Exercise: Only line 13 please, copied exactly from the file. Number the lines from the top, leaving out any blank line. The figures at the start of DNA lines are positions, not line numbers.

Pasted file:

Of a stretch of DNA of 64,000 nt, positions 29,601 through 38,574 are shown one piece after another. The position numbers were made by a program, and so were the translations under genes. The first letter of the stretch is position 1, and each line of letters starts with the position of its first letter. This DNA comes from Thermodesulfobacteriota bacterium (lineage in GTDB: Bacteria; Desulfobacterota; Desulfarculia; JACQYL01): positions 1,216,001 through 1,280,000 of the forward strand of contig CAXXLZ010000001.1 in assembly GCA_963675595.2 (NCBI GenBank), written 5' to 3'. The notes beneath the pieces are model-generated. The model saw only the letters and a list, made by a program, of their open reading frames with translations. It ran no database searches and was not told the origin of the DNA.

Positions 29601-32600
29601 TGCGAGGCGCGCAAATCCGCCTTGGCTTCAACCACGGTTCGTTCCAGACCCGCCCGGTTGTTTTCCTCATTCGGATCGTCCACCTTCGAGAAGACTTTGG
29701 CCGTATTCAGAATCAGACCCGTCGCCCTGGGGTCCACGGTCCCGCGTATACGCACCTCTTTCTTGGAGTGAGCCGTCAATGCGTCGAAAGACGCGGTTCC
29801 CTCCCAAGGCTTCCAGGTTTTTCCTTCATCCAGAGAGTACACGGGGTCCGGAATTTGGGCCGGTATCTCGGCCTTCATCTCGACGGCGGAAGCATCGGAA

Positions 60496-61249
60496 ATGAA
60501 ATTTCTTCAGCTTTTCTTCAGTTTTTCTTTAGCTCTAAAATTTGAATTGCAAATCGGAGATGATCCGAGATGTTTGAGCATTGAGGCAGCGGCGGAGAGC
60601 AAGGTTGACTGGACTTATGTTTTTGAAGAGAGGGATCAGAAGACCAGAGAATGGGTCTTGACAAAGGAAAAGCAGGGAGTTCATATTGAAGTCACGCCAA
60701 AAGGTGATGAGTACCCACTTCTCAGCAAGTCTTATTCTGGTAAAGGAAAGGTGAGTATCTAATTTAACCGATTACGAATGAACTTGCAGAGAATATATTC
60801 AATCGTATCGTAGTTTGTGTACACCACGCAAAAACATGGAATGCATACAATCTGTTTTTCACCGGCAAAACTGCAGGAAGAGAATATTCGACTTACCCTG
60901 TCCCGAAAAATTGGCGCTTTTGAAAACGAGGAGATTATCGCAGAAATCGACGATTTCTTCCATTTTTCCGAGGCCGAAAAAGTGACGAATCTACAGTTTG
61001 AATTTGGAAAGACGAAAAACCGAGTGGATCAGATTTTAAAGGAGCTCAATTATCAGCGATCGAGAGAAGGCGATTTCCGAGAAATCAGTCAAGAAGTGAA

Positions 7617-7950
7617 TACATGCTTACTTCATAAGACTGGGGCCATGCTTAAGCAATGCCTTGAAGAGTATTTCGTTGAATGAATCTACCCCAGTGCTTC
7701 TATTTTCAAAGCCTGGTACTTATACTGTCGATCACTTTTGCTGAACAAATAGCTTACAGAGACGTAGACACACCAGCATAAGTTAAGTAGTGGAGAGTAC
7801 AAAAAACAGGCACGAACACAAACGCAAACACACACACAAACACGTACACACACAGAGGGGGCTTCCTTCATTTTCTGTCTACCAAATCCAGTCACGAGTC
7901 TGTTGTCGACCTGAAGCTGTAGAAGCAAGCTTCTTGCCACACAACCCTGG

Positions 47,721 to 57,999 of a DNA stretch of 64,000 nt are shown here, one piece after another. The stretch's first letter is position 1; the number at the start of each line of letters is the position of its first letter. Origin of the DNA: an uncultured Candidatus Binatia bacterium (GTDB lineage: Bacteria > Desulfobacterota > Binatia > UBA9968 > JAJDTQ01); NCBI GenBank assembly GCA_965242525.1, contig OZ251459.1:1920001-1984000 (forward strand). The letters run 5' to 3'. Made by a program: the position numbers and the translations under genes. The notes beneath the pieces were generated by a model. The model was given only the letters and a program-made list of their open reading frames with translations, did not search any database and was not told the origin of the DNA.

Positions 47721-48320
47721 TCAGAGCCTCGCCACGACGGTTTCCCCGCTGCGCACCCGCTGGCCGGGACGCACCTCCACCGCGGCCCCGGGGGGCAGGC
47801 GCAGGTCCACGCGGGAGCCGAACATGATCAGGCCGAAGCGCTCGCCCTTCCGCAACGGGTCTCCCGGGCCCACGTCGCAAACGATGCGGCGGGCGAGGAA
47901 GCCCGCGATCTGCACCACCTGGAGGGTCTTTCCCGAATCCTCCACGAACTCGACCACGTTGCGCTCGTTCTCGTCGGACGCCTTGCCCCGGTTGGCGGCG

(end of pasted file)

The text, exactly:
61001 AATTTGGAAAGACGAAAAACCGAGTGGATCAGATTTTAAAGGAGCTCAATTATCAGCGATCGAGAGAAGGCGATTTCCGAGAAATCAGTCAAGAAGTGAA